Dynamo Holdings Ltd. P’ship v. Comm’r of Internal Service, United States Tax Court Approves Use of Predictive Coding by Taxpayer Over Objections by the IRS.
Rejecting the Internal Revenue Service‘s argument that predictive coding is “new technology,” the United States Tax Court granted petitioner, Dynamo Holdings’ request to utilize the technology for the production of ESI. This case involved the tax treatment of transfers from Beekman Vista, Inc. to a related entity owned by a Canadian citizen.
The IRS filed a motion to compel petitioners’ production of ESI stored on two specific backup storage tapes or produce the tapes themselves. Although the petitioners agreed that the backup tapes contained relevant tax information, they asserted that the backup takes also contained confidential information including Personally Identifiable Information and information protected under HIPAA that they had a duty to protect. Petitioners argued that it would take months to review documents for responsive, privileged, and confidential information with an associated cost of at least $450,000. Arguing that the request for this information was a “fishing expedition,” the petitioners requested that the court either deny the IRS’s motion or in the alternative allow them to employ predictive coding to efficiently and cost effectively identify the non-privileged information responsive to the request for the ESI.
In response to petitioners assertion that it was a “fishing expedition,” the IRS argued that they needed the backup tapes to review the ESI’s metadata to verify the dates on which documents were created and to ascertain all the transfers associated with the proceeding. Arguing that predictive coding is “new technology,” the IRS suggested that petitioners avoid the cost and time associated with the review by giving the IRS access to all the data on the tapes subject to a clawback agreement.
When addressing the petitioners’ request to use predictive coding, the court characterized the request as “somewhat unusual,” and noted it was not “normally in the business of dictating to the parties the process that they should use when responding to discovery.” However, because this was the first time the court considered the issue of computer assisted review tools, it decided to address the issue of predictive coding.
In its analysis, the court viewed predictive coding as a “potential happy medium” between the competing interests of the acknowledged relevancy of the backup data, the inappropriateness of requiring the petitioners to produce all the ESI subject to a clawback agreement, and the time and expense associated with reviewing all the data for relevant, privileged and confidential information. Disagreeing with the IRS’s argument that predictive coding is “unproven technology,” the court noted that it understood that the “technology industry considers predictive coding to be widely accepted for limiting e-discovery to relevant document and effecting discovery of ESI without an undue burden.”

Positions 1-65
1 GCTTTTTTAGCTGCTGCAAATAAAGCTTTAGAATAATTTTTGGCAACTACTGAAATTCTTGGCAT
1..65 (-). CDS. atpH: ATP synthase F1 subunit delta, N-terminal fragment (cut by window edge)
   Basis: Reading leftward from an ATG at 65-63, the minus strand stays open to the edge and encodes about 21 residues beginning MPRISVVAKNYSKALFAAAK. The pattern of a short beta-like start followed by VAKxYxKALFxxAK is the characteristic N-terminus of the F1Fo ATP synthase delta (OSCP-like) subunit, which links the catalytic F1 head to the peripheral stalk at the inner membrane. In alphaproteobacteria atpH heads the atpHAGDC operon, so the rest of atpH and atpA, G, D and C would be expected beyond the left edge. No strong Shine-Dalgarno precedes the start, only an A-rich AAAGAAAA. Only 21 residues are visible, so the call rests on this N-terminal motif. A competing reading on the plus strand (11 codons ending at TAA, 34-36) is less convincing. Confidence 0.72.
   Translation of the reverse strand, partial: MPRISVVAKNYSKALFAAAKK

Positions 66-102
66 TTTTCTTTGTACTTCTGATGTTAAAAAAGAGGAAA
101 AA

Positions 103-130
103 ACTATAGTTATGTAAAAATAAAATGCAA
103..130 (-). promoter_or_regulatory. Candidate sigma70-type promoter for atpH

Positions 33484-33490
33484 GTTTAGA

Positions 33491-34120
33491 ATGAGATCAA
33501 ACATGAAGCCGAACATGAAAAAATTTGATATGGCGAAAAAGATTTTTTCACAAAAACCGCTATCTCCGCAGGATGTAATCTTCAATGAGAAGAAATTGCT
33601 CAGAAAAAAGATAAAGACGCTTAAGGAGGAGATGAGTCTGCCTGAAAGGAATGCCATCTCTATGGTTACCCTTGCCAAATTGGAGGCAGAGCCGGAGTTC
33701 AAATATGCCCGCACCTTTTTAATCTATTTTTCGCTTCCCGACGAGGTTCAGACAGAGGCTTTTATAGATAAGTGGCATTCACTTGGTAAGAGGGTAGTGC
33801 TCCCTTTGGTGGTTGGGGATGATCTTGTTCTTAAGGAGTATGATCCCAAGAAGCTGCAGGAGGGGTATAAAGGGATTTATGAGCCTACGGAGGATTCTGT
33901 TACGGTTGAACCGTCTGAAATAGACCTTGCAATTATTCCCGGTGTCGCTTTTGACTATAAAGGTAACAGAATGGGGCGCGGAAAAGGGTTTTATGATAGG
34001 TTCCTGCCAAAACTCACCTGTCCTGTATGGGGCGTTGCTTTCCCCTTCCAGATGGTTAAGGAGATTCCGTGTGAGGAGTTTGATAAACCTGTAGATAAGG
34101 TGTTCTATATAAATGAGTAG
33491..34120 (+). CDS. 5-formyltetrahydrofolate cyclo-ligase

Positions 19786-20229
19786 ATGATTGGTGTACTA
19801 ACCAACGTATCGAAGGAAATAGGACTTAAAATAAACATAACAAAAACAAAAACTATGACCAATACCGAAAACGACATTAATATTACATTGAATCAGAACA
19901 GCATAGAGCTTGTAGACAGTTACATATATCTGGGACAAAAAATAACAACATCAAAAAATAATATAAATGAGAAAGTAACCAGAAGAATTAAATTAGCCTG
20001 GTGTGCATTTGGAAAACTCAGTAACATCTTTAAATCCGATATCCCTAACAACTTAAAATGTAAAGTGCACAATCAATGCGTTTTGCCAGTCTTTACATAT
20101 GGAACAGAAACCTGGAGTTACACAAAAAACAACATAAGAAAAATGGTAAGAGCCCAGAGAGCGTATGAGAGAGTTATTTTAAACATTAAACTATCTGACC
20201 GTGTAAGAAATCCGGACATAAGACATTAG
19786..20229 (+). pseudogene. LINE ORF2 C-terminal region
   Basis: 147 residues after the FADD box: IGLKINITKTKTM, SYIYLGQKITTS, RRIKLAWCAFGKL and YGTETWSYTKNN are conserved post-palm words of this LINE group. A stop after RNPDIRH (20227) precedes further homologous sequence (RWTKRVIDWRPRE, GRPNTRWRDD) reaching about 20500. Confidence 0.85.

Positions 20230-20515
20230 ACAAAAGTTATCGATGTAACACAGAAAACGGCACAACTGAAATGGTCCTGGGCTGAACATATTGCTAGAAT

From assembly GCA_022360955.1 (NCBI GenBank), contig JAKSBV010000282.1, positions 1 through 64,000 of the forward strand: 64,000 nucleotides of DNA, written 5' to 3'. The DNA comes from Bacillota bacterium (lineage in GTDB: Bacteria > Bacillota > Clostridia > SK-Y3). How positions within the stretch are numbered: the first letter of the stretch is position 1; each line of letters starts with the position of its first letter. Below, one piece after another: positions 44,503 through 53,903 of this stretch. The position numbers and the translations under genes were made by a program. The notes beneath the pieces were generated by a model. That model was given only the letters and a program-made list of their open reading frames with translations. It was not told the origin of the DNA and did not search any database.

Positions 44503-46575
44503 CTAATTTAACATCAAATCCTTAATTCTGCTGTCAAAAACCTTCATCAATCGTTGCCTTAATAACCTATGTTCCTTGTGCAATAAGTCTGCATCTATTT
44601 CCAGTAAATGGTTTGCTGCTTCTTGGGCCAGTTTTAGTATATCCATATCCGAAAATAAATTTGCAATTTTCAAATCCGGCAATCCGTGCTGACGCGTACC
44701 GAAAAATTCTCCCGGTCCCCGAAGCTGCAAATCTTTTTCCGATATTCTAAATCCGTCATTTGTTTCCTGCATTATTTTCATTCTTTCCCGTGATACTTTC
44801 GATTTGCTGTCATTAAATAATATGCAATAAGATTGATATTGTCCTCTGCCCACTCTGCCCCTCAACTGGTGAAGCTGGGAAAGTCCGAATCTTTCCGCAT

Finding that the petitioners made a reasonable request to use predictive coding to reduce time and expense and planned to use electronic discovery experts to meet with the IRS’s counsel to identify a search acceptable to them, the court saw no reason not to allow the use of the technology for ESI discovery. The Court found the testimony of the petitioner’s expert to support its position. The expert, who analyzed the parties “dueling approaches,” to the production of the ESI, found that the predictive coding approach would result in reduced review time and expense and yield a “focused set of information germane to the matter.” The expert estimated that employing predictive coding would result in 200,000 to 400,000 documents subject to review at an expense ranging from $80,000 to $85,000 whereas traditional review would involve 3.5 million to 7 million documents subject to review with an associated cost between $500,000 to $550,000. Noting that its discovery Rules (1D) are to “be construed to secure the just speedy and inexpensive determination of every case,” the court granted petitioners request to employ predictive coding and directed the IRS to file a motion to compel in the event it found the ESI production incomplete.
Dynamo Holdings Ltd. P’ship v. Comm’r of Internal Revenue, Nos. 2685-11, 8393-12 (T.C. Sept. 17, 2014)